Selecting a List, Testing It Twice …

The economy must be truly improving, as I’m involved in more and more conversations about the need to invest in donor acquisition. For most nonprofits, today’s reality isn’t too encouraging. The Agitator summed it up like this last week:

“The average nonprofit has a 60 to 70% chance of getting an additional contribution from existing donors; a 20 to 40% probability of getting a gift from a lapsed donor; but less than a 2% chance of receiving a gift from a prospect.”

Ignoring donor acquisition is one way to commit career suicide, since nonprofits lose a percentage of donors every year without even trying. Whether you call it churn or attrition, it’s reality.

And that reality means that doing something to acquire new donors is essential.

For some nonprofits, online acquisitions may be enough to stem the tide of donor loss. Events can provide new donors and often a pool of prospects for work over the next several months.

But to acquire a large number of new donors quickly, nonprofits often turn to direct mail. It’s cheap (well, compared to an option like direct-response television); you can target a specific geographic area or demographic; and over time you recoup your costs, identify potential major donors and planned-giving prospects, and build a loyal — and profitable — group of supporters.

Success in direct-mail acquisition requires a great offer and terrific creative, plus choosing the right lists to mail to. In my experience, we often fall apart when choosing lists to mail. We look for bargains, mail the same lists over and over, or choose only lists that look very similar to our own donor files. I recently asked my good friend, Donna Packer of Packer List Inc., if there is a better way to approach list rental. Here are her top three tips.

No. 1: Welcome a new member to your family
Develop and cultivate a positive relationship with your list brokers. Make them part of your professional family. Call them instead of e-mailing. Ask them to suggest new options that you haven’t considered before — and listen when they tell you why they are suggesting a list that may seem, at first glance, to be a bit out of your comfort zone. Work with them to get the mail dates, quantities and selects you need while staying within your budget.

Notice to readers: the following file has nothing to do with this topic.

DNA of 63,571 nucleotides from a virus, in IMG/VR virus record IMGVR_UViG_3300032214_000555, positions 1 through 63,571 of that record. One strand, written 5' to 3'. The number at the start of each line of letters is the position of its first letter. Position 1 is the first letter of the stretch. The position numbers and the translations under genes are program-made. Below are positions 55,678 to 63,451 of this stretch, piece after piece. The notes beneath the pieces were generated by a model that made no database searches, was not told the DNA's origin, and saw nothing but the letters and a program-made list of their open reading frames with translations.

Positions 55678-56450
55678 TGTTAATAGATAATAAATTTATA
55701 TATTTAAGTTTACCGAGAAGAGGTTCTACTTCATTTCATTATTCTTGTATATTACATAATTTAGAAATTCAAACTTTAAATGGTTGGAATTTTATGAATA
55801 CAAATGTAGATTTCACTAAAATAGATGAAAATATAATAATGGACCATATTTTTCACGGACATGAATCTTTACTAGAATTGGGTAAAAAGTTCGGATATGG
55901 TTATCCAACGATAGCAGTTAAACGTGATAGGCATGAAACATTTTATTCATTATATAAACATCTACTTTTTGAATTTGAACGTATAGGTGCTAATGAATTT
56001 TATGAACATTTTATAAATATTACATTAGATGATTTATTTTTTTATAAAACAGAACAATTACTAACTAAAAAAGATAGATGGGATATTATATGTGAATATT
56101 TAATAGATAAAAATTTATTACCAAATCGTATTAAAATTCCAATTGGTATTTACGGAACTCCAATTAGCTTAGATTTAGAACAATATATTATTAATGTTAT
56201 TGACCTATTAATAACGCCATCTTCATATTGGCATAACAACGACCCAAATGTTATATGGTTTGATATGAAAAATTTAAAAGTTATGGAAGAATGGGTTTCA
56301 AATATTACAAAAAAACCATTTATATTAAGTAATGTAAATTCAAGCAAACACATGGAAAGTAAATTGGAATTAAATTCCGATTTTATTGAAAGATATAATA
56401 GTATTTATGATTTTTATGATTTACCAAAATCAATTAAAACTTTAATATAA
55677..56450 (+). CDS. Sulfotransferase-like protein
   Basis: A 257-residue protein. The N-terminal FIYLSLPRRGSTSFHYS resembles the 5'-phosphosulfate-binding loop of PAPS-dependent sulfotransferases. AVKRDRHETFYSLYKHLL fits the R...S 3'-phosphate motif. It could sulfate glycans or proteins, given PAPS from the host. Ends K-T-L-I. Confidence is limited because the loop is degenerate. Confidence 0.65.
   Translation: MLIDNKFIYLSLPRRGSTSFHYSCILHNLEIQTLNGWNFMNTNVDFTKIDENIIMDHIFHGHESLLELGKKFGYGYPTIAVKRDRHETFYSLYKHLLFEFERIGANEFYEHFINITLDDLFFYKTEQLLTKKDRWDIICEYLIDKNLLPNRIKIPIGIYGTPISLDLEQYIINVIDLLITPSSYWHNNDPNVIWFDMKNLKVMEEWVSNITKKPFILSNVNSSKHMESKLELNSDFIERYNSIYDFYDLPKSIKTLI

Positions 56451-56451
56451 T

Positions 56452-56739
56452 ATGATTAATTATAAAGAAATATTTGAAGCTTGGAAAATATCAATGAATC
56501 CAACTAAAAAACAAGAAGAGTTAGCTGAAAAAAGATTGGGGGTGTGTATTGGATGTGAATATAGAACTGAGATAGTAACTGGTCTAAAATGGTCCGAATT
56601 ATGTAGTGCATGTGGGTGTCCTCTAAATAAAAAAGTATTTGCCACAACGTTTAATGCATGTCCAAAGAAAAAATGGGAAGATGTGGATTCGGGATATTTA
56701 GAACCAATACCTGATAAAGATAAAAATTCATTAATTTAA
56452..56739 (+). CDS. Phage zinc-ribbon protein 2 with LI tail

Ask them to proactively recommend new lists to you when they uncover ones that look like they fit your model of an ideal list composition. Thank them when they do, and again, listen to their reasoning. If your list broker has taken the time to get to know your organization, these suggestions could be right on target. Sometimes we have too much tunnel vision, but the fresh eyes of your list broker can uncover something that has been overlooked. (On the other hand, if you never get new ideas, consider replacing that “family member” with a broker who will work hard for your business. Acquisition is too critical to settle for mediocrity.)

No. 2: Think outside the trapezoid
Don’t stop after you identify the traditional lists that are on the market. Ask your broker (you know, your new best friend) to research lists that are not on the market, and approach the development departments with an exchange proposal (if you are willing and able to exchange your list). You will hear a lot of responses like, “No, we don’t make our list available for rental or exchange,” but you will possibly uncover a few that say, “Wow! I never thought of it before, but we would be interested in exchanging.” A direct exchange can be your greatest resource for finding new donors because the list hasn’t been overmailed by other mailers. Or, if you can rent a list that no one else has mailed, it can be an unmined treasure.

No. 3: Look at the long-term value of a list
A list you rent (or receive via an exchange) may not perform well when you first mail it. The percent response may be lower than your expectations, and/or the average gift may not be what you need. But often, a long-term value report will show that the donors who came onto your file from what seemed to be a mediocre list just keep giving. When you find that gem of a list, mail it every few months with the confidence that while the results won’t look great at first, you are acquiring loyal donors who will continue to be highly profitable two, five, even 10 years from now.

Acquisition is expensive. But it’s necessary if your nonprofit is going to continue — even grow — its good work well into the future. Acquisition isn’t for the faint of heart, but working with good partners can help you survive and thrive.

Originally published in NonProfit Pro.

Author: PJBarden

With a professional career in strategic fundraising that spans more than 35 years, Pamela brings a wealth of experience and knowledge to working with nonprofit organizations. She specializes in writing fundraising copy, grant proposals, P.R. materials, instructional articles and blog entries, as well as developing and executing fundraising strategy for her clients. Pamela is a Certified Fundraising Executive (CFRE); an instructor for UCLA Extension School’s Fundraising Certification Program and the University of La Verne, College of Business and Public Management; a frequent webinar speaker; and author of two online courses for UCLA Extension. Pamela earned a Doctorate of Business Administration in 2015; her doctoral project (dissertation) was entitled “Nonprofit Organizations’ Awareness of and Preparation for Legislation, Regulation, and Increasing Scrutiny.” She is a past winner of a Gold Award for Fundraising Excellence and an ECHO Award from DMA; recipient of a Distinguished Instructors Award from UCLA Extension; a weekly columnist for NonprofitPRO (formerly Fundraising Success); and a monthly contributor to Blackbaud’s blog, npEngage.

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